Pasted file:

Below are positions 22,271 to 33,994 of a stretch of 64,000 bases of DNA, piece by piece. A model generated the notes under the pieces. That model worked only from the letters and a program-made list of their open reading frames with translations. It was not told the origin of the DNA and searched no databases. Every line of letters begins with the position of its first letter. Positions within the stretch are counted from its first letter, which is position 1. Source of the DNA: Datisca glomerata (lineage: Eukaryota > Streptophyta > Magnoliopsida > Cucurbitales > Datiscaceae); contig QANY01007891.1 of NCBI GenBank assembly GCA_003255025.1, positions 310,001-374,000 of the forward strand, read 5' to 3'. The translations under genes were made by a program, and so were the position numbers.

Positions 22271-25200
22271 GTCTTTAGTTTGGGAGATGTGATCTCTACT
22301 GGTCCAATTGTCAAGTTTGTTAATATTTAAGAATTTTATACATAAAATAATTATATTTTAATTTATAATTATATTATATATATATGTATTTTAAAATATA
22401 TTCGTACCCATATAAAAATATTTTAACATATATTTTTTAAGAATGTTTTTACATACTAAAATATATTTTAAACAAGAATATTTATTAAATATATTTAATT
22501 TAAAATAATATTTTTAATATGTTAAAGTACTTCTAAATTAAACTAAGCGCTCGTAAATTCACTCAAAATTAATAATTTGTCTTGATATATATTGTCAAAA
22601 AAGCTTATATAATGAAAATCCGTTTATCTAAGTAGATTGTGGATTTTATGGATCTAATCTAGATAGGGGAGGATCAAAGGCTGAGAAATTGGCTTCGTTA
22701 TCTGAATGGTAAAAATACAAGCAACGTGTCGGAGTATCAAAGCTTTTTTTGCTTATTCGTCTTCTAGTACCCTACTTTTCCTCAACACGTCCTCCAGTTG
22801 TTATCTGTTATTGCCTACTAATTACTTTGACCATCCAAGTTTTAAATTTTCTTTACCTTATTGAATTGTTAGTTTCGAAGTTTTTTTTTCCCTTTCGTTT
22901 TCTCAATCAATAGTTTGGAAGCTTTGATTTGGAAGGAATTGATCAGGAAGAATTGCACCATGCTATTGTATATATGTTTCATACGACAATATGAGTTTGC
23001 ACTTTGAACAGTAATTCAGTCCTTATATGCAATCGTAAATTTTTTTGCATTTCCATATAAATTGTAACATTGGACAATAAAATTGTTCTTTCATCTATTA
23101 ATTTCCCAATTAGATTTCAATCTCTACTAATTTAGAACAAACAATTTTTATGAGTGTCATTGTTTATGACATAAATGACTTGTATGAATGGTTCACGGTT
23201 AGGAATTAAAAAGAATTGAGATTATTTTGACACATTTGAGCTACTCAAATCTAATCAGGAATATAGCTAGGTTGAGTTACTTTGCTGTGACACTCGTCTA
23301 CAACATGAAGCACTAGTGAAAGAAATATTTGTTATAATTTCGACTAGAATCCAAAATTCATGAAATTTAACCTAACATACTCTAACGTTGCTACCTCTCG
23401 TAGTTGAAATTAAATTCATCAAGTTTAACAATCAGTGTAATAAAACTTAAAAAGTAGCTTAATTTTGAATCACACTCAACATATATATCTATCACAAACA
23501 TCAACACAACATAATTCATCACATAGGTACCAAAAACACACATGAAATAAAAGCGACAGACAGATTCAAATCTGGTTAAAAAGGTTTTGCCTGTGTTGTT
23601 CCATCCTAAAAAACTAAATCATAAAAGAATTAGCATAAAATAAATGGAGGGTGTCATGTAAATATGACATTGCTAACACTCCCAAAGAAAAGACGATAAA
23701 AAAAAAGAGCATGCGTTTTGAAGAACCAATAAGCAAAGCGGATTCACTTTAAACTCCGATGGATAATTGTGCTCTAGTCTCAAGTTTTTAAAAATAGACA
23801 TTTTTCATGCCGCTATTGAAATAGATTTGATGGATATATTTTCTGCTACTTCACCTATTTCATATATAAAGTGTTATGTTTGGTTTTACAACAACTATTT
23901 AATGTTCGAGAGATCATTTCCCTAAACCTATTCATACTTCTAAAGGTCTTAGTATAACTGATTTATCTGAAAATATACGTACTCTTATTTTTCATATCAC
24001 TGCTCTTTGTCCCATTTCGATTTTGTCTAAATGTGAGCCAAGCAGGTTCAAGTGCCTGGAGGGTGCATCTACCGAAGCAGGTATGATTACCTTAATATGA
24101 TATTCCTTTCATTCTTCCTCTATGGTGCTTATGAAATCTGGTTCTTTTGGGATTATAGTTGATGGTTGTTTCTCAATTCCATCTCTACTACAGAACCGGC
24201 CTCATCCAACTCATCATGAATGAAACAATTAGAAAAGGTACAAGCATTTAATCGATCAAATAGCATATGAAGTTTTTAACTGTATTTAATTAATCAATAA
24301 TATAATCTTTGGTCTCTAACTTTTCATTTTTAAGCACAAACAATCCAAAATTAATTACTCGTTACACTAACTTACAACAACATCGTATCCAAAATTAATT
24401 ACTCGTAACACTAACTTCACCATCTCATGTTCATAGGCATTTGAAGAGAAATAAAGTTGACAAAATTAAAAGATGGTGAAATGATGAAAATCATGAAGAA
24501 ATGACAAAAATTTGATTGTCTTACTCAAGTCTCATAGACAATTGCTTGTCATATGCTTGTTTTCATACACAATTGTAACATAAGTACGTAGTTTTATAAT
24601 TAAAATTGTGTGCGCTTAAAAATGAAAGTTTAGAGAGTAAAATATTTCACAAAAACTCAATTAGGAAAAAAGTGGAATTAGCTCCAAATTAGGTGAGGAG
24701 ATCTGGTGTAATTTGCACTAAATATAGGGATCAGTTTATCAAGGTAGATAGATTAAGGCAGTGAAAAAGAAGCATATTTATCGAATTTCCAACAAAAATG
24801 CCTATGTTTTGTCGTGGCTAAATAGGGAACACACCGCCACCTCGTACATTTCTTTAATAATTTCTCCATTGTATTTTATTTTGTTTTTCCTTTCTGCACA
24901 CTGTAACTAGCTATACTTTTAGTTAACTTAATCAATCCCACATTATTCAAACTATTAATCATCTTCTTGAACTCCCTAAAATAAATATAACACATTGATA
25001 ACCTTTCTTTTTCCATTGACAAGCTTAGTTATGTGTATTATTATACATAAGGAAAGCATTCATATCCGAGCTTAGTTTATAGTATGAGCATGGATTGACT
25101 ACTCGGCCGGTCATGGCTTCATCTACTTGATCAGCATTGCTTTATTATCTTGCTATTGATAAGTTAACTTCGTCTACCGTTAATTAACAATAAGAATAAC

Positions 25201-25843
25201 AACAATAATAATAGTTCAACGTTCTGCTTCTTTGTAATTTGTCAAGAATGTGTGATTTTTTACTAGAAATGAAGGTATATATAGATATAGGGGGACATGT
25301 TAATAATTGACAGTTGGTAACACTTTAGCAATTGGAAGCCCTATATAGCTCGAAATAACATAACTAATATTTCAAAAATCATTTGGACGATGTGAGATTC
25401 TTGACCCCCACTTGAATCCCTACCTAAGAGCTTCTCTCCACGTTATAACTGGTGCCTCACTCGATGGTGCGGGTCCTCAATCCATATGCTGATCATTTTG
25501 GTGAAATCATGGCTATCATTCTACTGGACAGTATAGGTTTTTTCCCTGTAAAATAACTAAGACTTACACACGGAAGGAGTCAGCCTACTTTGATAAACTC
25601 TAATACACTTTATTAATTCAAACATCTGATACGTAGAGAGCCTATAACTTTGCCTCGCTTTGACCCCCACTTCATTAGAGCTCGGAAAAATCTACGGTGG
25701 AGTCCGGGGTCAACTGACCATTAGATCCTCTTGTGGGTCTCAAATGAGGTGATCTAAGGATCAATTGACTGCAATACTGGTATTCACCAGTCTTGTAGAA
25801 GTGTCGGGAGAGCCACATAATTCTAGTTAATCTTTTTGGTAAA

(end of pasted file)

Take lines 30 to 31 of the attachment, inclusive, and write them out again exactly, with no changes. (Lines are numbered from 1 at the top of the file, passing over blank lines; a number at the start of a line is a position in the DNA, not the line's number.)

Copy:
24901 CTGTAACTAGCTATACTTTTAGTTAACTTAATCAATCCCACATTATTCAAACTATTAATCATCTTCTTGAACTCCCTAAAATAAATATAACACATTGATA
25001 ACCTTTCTTTTTCCATTGACAAGCTTAGTTATGTGTATTATTATACATAAGGAAAGCATTCATATCCGAGCTTAGTTTATAGTATGAGCATGGATTGACT